Regarding the May 24 Sports article “Paying tribute, playing on”:
The stadium that bears the name of the University of Phoenix routinely holds sporting events where tribute is paid to men and women in uniform. We sponsor morale, welfare and recreation events on bases and at military posts. We also hold regular ceremonies rife with symbolism that express humble gratitude — however meager — for the sacrifices of service members, veterans and those their families have lost. All efforts fall short. Our inadequacy in the face of their bravery and sacrifice is apparent to all. But we still miss no opportunity to do all that we can — and with a variety of service, activity and purpose — to show reverence and gratitude for those who “insure domestic tranquility, provide for the common defense, promote the general welfare, and secure the blessings of liberty to ourselves and our posterity.”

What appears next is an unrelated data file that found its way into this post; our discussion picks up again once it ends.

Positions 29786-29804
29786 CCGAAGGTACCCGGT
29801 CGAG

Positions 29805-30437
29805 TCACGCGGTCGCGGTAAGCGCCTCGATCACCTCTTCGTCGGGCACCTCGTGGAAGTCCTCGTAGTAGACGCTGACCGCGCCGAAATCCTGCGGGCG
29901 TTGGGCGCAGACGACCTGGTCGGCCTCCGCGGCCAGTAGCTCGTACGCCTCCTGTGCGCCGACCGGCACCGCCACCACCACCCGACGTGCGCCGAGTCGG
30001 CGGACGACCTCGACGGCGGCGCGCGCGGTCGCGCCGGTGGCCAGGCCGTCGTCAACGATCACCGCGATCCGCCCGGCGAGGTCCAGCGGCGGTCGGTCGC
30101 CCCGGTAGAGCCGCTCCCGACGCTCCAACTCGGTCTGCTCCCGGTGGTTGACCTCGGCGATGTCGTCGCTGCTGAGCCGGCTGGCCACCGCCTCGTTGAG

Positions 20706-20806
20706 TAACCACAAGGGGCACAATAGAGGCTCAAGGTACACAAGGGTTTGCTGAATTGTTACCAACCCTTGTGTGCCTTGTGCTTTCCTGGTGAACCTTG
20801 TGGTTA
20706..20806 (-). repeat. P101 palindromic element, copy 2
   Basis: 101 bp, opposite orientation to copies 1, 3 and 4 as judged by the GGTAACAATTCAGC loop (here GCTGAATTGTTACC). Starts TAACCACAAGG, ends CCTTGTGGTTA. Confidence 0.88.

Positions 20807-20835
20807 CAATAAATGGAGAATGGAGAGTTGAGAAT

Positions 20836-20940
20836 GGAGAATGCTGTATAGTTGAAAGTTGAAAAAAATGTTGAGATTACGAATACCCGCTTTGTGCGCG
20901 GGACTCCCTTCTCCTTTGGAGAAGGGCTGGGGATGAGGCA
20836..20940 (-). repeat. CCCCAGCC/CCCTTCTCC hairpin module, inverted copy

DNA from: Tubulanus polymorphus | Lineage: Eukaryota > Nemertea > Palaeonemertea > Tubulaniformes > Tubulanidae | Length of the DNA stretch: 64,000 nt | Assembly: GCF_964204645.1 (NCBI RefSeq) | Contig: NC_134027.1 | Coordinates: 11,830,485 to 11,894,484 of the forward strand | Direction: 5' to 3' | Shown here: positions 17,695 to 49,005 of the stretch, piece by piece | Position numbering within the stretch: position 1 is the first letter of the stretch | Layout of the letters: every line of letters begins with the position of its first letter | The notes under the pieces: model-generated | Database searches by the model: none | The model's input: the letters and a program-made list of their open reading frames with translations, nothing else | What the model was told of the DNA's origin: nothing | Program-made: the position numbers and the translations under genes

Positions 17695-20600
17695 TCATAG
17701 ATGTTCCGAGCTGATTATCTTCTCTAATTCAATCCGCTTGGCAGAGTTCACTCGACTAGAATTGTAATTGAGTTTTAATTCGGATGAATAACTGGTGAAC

While The Post reminded us all to do more — and to do better — it missed an axiom we often used in the military’s intelligence community, which is that actions and behavior are unequivocal indicators of intent. In honoring service members through tribute, we manifest our respect. I hope we may all be guilty of paying too much respect, saluting too often and pledging our allegiance to the flag and republic too openly in honor of our veterans’ sacrifices.
James “Spider” Marks, Oakton
The writer, a retired Army major general, is executive dean of the College of Security and Criminal Justice at the University of Phoenix.